Bluetongue disease is just 60 miles away and presents a growing threat to the UK livestock industry, according to scientists.
Reports suggest that officials in France, Belgium, the Netherlands and Germany cannot keep pace with new outbreaks, with Germany recording more than 100 cases a day.
In response to the quickening disease path, DEFRA have published a revised Bluetongue Disease Control Strategy, which includes rigorous measures to prevent the disease entering the UK and contain any outbreaks.
Protection zones of 150 km, as opposed to the 10km zones round foot and mouth cases, are among the strategies.
Government chief vet, Debby Reynolds, warned livestock producers that there is an increased risk of the disease spreading across the channel for the first time.
“The latest disease situation in Northern Europe highlights the importance of preparedness for this disease. It is important that producers are vigilant, alert to signs of the disease and that the report any suspicions to Animal Health immediately,” said Dr Reynolds.
Symptoms include eye and nasal discharge, drooling as a result in the mouth, high body temperature and swelling of the mouth, head and neck (see below).
Spread by a species of biting midge, bluetongue emerged in Northern Europe for the first time during the summer months of 2006, fuelled by high temperatures and favourable wind direction.
Infected midges can spread large distances by wind, which suggests easterly winds could blow virus-carrying midges across the channel from continental Europe.
Furthermore, the re-emergence of the disease in Germany this year suggests the virus could have survived the winter, scientists suggest.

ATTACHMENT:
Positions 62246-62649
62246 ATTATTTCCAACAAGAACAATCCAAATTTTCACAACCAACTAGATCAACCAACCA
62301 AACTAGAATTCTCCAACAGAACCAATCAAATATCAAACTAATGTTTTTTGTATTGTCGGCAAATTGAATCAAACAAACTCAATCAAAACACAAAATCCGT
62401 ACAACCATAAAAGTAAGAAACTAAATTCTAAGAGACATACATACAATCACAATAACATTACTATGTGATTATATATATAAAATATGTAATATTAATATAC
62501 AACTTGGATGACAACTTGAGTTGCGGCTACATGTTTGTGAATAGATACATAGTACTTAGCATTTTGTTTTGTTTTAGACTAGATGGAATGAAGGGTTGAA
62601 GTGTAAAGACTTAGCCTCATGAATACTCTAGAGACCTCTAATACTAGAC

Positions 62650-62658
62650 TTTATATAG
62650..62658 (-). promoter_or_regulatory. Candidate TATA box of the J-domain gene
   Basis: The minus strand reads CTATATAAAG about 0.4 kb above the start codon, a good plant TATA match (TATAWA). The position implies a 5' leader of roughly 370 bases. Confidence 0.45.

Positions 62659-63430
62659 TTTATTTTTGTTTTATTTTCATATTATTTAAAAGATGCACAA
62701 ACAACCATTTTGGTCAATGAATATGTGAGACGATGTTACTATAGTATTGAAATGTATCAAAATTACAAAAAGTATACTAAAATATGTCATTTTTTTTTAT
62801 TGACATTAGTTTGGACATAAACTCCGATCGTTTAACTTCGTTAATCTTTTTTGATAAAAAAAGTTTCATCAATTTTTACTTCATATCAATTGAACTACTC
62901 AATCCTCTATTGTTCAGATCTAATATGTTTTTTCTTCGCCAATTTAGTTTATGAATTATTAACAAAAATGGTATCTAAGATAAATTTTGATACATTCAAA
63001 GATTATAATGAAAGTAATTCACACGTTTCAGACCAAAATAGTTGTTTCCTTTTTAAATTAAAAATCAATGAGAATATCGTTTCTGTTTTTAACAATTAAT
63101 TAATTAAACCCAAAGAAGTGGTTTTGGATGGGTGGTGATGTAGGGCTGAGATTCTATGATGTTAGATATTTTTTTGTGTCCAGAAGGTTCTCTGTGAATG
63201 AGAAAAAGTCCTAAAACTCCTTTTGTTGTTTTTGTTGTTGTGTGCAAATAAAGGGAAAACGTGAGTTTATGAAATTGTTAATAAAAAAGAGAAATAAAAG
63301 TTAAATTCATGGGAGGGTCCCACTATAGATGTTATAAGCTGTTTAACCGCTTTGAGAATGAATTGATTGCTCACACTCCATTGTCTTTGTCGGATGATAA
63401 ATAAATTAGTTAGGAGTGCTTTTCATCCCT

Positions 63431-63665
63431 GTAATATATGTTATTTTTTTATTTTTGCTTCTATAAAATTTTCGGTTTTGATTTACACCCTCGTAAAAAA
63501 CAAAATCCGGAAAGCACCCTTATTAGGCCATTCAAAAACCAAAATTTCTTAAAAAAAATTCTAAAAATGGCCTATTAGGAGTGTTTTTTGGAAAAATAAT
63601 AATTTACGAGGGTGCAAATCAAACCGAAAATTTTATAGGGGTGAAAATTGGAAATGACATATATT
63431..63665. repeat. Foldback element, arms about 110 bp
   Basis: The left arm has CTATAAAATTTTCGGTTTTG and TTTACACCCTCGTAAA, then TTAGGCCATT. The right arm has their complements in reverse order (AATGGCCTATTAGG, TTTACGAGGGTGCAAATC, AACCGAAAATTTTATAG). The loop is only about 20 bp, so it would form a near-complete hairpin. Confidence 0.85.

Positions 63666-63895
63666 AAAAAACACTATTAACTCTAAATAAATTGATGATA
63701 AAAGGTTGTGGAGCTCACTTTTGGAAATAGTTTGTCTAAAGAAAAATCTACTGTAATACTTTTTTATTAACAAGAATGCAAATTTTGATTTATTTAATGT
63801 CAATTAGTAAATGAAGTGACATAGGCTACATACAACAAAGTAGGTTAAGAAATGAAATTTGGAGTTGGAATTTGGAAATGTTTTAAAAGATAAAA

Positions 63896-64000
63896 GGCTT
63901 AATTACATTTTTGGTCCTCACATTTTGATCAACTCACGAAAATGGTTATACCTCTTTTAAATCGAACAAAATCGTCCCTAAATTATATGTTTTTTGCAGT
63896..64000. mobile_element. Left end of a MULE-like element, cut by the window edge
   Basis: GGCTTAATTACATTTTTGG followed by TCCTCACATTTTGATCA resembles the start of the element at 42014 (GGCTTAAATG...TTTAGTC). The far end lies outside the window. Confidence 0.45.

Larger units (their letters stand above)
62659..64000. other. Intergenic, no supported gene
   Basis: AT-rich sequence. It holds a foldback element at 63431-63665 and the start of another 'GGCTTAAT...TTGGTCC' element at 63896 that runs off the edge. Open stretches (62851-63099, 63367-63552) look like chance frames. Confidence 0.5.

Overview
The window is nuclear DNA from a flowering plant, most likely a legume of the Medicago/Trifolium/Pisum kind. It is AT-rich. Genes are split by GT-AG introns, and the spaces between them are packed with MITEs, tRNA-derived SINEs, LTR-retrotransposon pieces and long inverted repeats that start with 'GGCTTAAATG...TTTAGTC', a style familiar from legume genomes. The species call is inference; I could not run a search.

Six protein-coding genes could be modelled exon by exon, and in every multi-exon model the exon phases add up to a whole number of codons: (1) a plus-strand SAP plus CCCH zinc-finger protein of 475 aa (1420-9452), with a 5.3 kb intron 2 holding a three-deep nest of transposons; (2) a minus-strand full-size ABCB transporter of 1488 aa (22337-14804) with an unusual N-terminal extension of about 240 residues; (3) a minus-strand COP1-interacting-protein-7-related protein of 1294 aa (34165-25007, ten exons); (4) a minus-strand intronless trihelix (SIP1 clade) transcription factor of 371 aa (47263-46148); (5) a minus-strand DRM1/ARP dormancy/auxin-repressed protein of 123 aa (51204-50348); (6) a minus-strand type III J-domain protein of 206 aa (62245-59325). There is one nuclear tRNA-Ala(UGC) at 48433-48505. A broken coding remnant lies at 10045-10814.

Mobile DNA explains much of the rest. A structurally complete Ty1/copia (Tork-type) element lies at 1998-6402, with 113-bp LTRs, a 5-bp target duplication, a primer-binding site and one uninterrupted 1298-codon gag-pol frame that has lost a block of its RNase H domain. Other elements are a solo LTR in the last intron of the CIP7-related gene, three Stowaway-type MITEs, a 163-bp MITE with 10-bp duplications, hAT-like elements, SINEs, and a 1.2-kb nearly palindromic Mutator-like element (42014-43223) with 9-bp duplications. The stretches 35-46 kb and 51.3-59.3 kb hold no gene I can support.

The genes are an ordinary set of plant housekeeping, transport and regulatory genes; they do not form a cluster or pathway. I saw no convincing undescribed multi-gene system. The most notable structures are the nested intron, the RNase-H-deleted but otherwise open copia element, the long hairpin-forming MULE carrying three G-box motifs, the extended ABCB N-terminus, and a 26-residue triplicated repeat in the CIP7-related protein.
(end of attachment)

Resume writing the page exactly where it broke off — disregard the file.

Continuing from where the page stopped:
Although bluetongue does not affect humans, potential losses to the livestock industry are huge in terms of stock mortality, reduced productivity as well as loss of export revenue as livestock exports are banned from affected areas.
The risk to the UK is two fold, according to independent vet consultant, Tony Andrews.
“There are two routes by which bluetongue could enter the UK: Through imports of susceptible live animals to the UK from restricted areas and by prevailing winds spreading infected midges across the channel.”
“Initially, it was thought vectors would not be able to withstand the UK climate, however climate change could now allow them to survive. Not only this, but the climate is becoming more conducive for native species to establish themselves as vectors,” said Dr Andrews.
Eye and nasal discharges
High body temperature
Swelling in mouth, head and neck
Lameness and wasting of muscles in hind legs
Haemorrages into or under skin
Inflammation of the coronary band
Swelling of head and neck
Swelling inside and ulceration of the mouth
Note: A blue tongue is rarely a clinical sign of infection
Nasal discharge, salivation and oedema of the muzzle
Redenning of the oral cavity and oedema of the mucous membranes
The feet of sheep with bluetongue are often affected with coronitis and laminitis causing lameness
(photographs courtesy of DEFRA)